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Equestrian Monument Preservation

Gettysburg National Military Park and the Gettysburg Foundation continue preservation efforts on six equestrian monuments throughout the battlefield.

Preservation efforts on the Winfield Hancock Equestrian Monument

Preservation efforts continue on the Winfield Hancock Equestrian Monument on Cemetery Hill in Gettysburg.

Part of a comprehensive maintenance and preservation program funded in part by the Gettysburg Foundation, the National Park Service (NPS) maintains the 1,328 monuments, tablets and markers located on the battlefield.

The latest preservation project includes six equestrian monuments to Union Generals George G. Meade, John Fulton Reynolds, Oliver O. Howard, Winfield S. Hancock and Henry W. Slocum and the Virginia state monument featuring Confederate General Robert E. Lee. The six monuments, each more than 100 years old, will receive a thorough cleaning along with inspection and repair of mortar joints.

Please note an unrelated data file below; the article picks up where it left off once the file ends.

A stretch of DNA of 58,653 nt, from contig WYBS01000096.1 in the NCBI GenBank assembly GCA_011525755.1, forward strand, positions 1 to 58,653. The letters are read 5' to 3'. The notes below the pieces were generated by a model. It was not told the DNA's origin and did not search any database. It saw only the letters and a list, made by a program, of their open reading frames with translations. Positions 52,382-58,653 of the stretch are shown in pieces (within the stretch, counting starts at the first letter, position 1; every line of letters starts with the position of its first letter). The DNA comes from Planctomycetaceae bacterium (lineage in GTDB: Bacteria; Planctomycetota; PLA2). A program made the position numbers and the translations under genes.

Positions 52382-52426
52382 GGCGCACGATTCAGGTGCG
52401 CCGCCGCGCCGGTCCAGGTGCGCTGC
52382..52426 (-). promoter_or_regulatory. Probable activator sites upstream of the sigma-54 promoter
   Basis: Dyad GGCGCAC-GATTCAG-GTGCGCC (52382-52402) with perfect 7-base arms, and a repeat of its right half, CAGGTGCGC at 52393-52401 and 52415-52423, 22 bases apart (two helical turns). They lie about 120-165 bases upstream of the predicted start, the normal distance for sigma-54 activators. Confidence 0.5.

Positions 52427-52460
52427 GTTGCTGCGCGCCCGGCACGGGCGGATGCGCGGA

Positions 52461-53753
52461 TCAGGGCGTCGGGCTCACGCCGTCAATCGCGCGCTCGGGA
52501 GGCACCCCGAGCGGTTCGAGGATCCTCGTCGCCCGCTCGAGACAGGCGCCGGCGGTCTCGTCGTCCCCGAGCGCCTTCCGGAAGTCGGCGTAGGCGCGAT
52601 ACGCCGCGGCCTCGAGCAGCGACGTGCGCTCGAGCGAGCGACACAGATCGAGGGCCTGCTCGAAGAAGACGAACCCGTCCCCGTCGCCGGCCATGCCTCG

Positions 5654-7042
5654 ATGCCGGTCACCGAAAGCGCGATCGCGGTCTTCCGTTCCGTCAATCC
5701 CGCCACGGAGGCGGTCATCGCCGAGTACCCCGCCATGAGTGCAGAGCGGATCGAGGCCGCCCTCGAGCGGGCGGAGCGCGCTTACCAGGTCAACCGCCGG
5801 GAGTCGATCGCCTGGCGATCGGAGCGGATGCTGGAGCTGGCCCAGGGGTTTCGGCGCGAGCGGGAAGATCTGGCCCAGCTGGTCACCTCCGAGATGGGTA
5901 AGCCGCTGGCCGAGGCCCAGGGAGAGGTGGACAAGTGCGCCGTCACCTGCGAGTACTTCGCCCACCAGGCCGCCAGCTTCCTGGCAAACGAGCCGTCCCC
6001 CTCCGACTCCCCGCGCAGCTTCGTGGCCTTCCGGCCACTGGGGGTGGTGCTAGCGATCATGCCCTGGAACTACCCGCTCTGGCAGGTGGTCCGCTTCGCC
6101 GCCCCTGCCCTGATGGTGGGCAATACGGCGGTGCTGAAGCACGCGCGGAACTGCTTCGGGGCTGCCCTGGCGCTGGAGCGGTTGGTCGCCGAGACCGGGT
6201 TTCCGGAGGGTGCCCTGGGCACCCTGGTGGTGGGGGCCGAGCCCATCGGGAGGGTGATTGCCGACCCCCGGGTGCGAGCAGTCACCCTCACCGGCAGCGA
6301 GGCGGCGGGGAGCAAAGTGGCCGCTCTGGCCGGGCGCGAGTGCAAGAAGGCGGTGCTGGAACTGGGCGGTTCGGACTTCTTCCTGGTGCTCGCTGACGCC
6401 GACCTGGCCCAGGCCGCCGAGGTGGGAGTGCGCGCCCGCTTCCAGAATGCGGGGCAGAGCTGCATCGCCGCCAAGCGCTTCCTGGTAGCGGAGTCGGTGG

“The ongoing equestrian project is progressing with the Reynolds and Howard equestrians thus far completed,” said Lucas Flickinger, supervisor of Gettysburg National Military Park’s Monument Preservation Branch. “The project is addressing deferred maintenance issues, joint replacement, cleaning and stone repairs. Work on the remaining equestrians will likely finish up late fall or early spring 2021."

A team from the Historic Preservation Training Center (HPTC), an NPS entity based in Frederick, Md., is completing the project. Providing services to NPS, federal and state historic properties while training preservation craftspeople, HPTC has a long history of preservation work at Gettysburg National Military Park.

Following the completion of the Reynolds and Howard monuments, Flickinger expects the project to continue throughout Sept. 2020, with work on the Hancock equestrian monument on Cemetery Hill.

“We are proud to provide the funding to preserve these beautiful monuments,” said David Malgee, Interim President and CEO of the Gettysburg Foundation. “They not only help bring the story of the battle to life, but they are powerful teaching tools that help interpret a complicated yet critical part of our nation’s history.”

Join Us

Join us in our preservation and education efforts as a member of the Friends of Gettysburg.